U.S. Army Base Runs Unlicensed Windows 7 Computers

A few weeks ago the U.S. Government paid a $50 million settlement for pirating military logistics software, which was used to protect soldiers and shipments in critical missions. Following this news, a soldier stationed in Qatar told TorrentFreak that several computers at his base run unlicensed copies of Windows 7, which he backs up with photo evidence. "I feel the army should be kept honest and accountable for what they do," the soldier says.

microsoft-pirateThe United States is known for its aggressive stance when it comes to copyright infringements.

It therefore came as quite a surprise that the U.S. military had been using unlicensed logistics software for years, a case the Obama administration settled for $50 million last month.

However, a signal soldier serving in Qatar informs TorrentFreak that this incident may not be as unique as it sounds. According to the soldier, who we will name Mark, the soldiers’ education center at his base has 18 computers which all run unlicensed copies of Windows 7.

“All of the computers in this computer lab show that the operating system is not a genuine copy,” Mark says.

The picture below shows several of the computers in the education center of Camp As Sayliyah. The facility is open to all active and reserve military personnel as well as DOD civilians.


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The computers have been running in this state for quite a while according to the soldier, and he is unaware of any attempts to properly license the software.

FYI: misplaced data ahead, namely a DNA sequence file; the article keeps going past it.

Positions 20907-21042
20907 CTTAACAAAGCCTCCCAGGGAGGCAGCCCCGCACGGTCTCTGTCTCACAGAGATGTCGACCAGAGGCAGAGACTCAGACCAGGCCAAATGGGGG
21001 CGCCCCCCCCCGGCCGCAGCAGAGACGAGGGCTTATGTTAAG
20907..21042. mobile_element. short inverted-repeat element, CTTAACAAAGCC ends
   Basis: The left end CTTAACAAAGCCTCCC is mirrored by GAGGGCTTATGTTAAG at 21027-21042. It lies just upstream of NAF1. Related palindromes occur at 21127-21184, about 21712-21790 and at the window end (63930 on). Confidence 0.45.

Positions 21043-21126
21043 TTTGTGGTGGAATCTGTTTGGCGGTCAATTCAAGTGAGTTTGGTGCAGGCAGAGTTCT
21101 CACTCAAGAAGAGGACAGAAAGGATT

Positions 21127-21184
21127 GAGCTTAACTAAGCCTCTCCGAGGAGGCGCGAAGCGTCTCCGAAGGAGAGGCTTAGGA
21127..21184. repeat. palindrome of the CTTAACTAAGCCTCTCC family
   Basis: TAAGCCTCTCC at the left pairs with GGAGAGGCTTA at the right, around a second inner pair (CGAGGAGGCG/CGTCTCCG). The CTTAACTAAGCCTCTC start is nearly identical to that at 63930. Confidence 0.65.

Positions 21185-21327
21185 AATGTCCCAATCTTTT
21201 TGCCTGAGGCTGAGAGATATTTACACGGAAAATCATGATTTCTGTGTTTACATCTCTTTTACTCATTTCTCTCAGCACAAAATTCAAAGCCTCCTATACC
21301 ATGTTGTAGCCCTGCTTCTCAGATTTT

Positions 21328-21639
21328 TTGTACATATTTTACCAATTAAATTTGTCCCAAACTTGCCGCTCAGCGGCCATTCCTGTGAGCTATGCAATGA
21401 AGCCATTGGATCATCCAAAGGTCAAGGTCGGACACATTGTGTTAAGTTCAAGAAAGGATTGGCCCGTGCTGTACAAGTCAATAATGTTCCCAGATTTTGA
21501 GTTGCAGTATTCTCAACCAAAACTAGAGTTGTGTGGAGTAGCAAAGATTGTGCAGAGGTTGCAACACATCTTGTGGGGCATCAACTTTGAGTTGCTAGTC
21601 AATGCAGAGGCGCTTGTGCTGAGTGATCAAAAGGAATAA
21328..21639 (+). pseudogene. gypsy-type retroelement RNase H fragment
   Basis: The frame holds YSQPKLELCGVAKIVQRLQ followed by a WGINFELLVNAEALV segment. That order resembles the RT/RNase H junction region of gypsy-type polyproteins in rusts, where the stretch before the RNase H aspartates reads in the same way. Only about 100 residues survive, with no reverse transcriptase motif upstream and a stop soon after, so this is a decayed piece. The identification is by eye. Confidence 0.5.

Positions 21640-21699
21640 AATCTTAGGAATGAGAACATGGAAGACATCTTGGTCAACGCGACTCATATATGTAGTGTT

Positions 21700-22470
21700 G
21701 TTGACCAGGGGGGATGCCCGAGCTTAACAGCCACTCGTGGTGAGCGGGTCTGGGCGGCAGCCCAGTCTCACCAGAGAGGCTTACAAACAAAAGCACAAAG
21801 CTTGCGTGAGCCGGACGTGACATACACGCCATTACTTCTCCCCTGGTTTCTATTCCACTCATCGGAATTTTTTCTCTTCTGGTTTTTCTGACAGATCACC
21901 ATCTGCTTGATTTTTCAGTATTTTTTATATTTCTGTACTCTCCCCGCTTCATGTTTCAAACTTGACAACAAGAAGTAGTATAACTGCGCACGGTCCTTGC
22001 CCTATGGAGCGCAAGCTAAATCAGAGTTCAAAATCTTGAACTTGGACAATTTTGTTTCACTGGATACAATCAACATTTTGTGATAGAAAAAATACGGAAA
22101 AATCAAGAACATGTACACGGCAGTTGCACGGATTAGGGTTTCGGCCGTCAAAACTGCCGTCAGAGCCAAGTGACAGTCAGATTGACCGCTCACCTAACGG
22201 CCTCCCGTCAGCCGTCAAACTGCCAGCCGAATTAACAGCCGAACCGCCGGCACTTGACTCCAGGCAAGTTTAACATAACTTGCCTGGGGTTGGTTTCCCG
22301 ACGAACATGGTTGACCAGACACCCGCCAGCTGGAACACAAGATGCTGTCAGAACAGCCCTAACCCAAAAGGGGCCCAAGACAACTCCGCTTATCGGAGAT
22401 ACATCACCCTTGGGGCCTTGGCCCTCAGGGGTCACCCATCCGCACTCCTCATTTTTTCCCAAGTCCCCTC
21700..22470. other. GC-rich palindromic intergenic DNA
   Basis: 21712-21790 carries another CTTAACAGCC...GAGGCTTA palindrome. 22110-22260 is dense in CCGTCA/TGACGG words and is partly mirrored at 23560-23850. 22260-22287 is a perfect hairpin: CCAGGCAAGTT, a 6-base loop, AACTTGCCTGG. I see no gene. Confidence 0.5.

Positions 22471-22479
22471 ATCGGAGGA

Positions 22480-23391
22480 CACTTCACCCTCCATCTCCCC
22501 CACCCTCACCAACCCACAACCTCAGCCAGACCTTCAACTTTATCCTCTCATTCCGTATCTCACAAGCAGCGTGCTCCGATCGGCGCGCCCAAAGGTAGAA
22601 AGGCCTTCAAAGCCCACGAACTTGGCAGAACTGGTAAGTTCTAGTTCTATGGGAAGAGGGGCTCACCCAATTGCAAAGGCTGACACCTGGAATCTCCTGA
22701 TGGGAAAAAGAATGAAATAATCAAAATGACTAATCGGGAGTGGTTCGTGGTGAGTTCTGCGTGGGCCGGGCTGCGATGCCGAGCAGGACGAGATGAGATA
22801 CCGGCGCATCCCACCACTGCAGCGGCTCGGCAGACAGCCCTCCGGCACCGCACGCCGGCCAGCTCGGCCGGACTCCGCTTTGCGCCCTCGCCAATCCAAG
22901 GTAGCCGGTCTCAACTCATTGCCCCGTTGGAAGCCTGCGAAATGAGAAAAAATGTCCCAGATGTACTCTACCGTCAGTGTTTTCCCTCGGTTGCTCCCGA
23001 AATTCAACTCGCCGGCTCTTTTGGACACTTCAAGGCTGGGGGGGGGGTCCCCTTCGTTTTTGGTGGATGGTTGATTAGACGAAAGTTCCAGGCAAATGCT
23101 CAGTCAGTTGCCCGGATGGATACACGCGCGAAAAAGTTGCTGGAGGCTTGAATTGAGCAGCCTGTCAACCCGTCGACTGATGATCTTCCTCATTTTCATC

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The picture below again shows a Windows 7 copy that hasn’t been activated. The product-ID displayed is a generic OEM one, which is often used on Dell machines.


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The desktop of the machines also shows a clear reminder that the Windows copy is not genuine. In addition, users also get the occasional popup warning that they “may be a victim of software counterfeiting.”


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Mark informs us that this is the first time he has seen a military base openly run unlicensed Windows systems. He brought up the issue with his direct superiors a few weeks ago, but that hasn’t changed anything.

“I am not anti-government in any way, but I have been in the army a long time and I feel the army should be kept honest and accountable for what they do, especially when it is so public and a hot button issue in these times,” Mark told us.

From the information we received it is unclear why the computers are not licensed. Perhaps the legitimate keys were lost, perhaps there are no valid keys available, or maybe the Army has fallen victim to the consumer unfriendliness of DRM.

What we do know is that the Department of Defense has a long-standing relationship with Microsoft. Earlier this year both parties signed a $617 million licensing deal to bring Windows 8 to the Army, Air Force, and Defense Information Systems Agency.

Considering this new deal, Microsoft will probably forgive the U.S. for running a few computers without a license.

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